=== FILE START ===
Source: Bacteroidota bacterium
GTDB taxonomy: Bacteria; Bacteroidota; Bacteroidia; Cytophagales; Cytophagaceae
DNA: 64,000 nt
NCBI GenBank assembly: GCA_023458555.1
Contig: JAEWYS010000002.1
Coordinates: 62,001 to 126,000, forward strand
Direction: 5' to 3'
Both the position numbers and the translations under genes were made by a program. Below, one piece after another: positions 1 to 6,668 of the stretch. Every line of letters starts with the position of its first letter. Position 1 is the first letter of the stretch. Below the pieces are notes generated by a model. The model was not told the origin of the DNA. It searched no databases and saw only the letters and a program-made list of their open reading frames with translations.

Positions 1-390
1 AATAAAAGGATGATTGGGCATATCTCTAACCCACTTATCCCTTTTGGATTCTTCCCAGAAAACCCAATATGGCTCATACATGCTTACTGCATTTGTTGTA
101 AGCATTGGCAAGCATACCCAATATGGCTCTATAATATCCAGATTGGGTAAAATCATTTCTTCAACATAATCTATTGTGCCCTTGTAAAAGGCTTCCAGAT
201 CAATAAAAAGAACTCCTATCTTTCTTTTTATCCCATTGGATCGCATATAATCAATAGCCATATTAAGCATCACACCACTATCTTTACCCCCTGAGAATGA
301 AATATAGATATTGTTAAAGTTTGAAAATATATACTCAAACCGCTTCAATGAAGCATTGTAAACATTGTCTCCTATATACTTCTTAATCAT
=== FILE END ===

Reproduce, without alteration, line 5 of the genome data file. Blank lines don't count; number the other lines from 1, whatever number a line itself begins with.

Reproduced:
Contig: JAEWYS010000002.1